More information: "Dietary antioxidants and ten-year lung function decline in adults from the ECRHS survey"European Respiratory Journal (2017).

Related Stories

Fruit and veg-rich diet linked to much lower risk of chronic lung disease (COPD)

February 22, 2017
A diet rich in fruit and vegetables is linked to a significantly lower risk of developing chronic lung disease (COPD) in former and current smokers, finds research published online in the journal Thorax.

Menopause linked to accelerated decline in lung function

April 19, 2017
(HealthDay)—Menopause is associated with accelerated decline in lung function, according to a study published in the April 15 issue of the American Journal of Respiratory and Critical Care Medicine.

Lung function decline accelerates in menopausal women

December 2, 2016
Menopausal women appear to experience an accelerated decline in lung function, according to new research published online ahead of print in the American Thoracic Society's American Journal of Respiratory and Critical Care ...

Physical activity may help preserve lung function in individuals with asthma

October 3, 2016
In a study of adults with asthma, active individuals had slightly less lung function decline than inactive individuals.

HRT can slow decline in lung function for middle-aged women

September 12, 2017
Hormone replacement therapy (HRT) can slow the decline in lung function in middle-aged women, according to new research presented at the European Respiratory Society International Congress today.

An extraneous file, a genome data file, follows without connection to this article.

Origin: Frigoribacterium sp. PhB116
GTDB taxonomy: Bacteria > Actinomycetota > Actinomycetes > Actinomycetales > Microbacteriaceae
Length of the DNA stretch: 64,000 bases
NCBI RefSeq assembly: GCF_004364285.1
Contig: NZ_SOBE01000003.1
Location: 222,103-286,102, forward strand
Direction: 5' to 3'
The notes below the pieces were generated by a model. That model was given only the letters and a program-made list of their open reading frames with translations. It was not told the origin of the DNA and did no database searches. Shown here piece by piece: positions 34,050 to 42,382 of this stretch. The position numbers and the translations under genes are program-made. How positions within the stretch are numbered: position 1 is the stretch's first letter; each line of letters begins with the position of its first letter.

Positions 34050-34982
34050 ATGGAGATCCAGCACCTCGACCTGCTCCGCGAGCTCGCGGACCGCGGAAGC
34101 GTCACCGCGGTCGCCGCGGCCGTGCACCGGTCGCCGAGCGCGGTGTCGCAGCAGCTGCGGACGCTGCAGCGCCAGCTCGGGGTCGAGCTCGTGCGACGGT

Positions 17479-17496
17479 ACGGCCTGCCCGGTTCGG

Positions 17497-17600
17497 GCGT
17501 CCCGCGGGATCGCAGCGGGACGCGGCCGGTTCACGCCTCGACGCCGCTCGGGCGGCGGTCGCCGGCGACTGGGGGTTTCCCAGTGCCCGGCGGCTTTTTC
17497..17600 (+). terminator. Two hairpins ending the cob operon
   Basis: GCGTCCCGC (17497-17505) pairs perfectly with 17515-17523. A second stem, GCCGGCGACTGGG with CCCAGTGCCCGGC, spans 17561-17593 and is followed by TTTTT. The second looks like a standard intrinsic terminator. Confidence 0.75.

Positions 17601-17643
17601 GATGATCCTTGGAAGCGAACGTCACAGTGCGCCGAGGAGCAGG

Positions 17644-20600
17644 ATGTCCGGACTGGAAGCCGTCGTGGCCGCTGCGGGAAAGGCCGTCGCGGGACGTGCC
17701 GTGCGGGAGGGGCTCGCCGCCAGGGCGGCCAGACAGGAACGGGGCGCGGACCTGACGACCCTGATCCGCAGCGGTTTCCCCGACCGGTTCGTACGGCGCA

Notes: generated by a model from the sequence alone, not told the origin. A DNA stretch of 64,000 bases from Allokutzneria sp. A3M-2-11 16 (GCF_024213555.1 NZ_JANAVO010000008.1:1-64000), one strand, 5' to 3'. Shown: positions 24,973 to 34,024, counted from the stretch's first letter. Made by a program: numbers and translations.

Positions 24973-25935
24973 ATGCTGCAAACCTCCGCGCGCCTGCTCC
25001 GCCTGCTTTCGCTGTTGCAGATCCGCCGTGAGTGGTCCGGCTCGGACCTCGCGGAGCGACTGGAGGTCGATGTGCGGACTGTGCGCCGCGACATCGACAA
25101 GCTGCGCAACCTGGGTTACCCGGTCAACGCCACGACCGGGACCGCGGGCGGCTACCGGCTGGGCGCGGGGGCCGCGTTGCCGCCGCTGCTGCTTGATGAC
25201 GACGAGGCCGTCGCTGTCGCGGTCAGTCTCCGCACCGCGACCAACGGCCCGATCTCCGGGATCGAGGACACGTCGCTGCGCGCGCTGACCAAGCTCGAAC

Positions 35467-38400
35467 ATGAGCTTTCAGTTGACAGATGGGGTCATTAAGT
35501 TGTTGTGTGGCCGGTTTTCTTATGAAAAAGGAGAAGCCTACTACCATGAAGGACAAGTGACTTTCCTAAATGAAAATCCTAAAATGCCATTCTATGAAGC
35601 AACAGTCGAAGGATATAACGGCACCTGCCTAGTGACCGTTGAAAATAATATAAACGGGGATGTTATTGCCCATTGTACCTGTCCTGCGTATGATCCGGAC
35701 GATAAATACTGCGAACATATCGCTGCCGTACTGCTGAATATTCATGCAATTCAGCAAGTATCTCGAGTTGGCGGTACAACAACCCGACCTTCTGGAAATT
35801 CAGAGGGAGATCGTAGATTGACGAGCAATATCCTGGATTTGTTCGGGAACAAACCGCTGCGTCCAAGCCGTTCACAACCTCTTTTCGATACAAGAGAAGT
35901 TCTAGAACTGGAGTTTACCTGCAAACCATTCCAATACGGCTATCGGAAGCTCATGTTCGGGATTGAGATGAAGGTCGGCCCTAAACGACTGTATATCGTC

Another menopause side effect: shortness of breath?

December 13, 2016
(HealthDay)—As if hot flashes and night sweats weren't enough, a new study suggests that a woman's lung function seems to decline during menopause.

Recommended for you

Polio: Environmental monitoring will be key as world reaches global eradication

October 15, 2018
Robust environmental monitoring should be used as the world approaches global eradication of polio, say University of Michigan researchers who recently studied the epidemiology of the 2013 silent polio outbreak in Rahat, ...

Study traces hospital-acquired bloodstream infections to patients' own bodies

October 15, 2018
The most common source of a bloodstream infection acquired during a hospital stay is not a nurse's or doctor's dirty hands, or another patient's sneeze or visitor's cough, but the patient's own gut, Stanford University School ...

Researchers make essential imaging tests safer for people at risk of acute kidney injury

October 15, 2018
Every year, millions of people undergo medical tests and procedures, such as coronary angiography, which use intravascular contrast dyes. "For the majority of patients, these are safe and necessary procedures. However, about ...

Medical marijuana might help MS patients, but uncertainty remains

October 13, 2018
Medical products derived from marijuana might have a mild benefit in treating symptoms of multiple sclerosis, based on reports from patients.

Do not give decongestants to young children for common cold symptoms, say experts

October 11, 2018
Decongestants should not be given to children under 6—and given with caution in children under 12—as there is no evidence that they alleviate symptoms such as a blocked or runny nose, and their safety is unclear, say ...

New techniques can detect Lyme disease weeks before current tests

October 11, 2018
Researchers have developed techniques to detect Lyme disease bacteria weeks sooner than current tests, allowing patients to start treatment earlier.

0 comments

Please sign in to add a comment. Registration is free, and takes less than a minute. Read more

Click here to reset your password.
Sign in to get notified via email when new comments are made.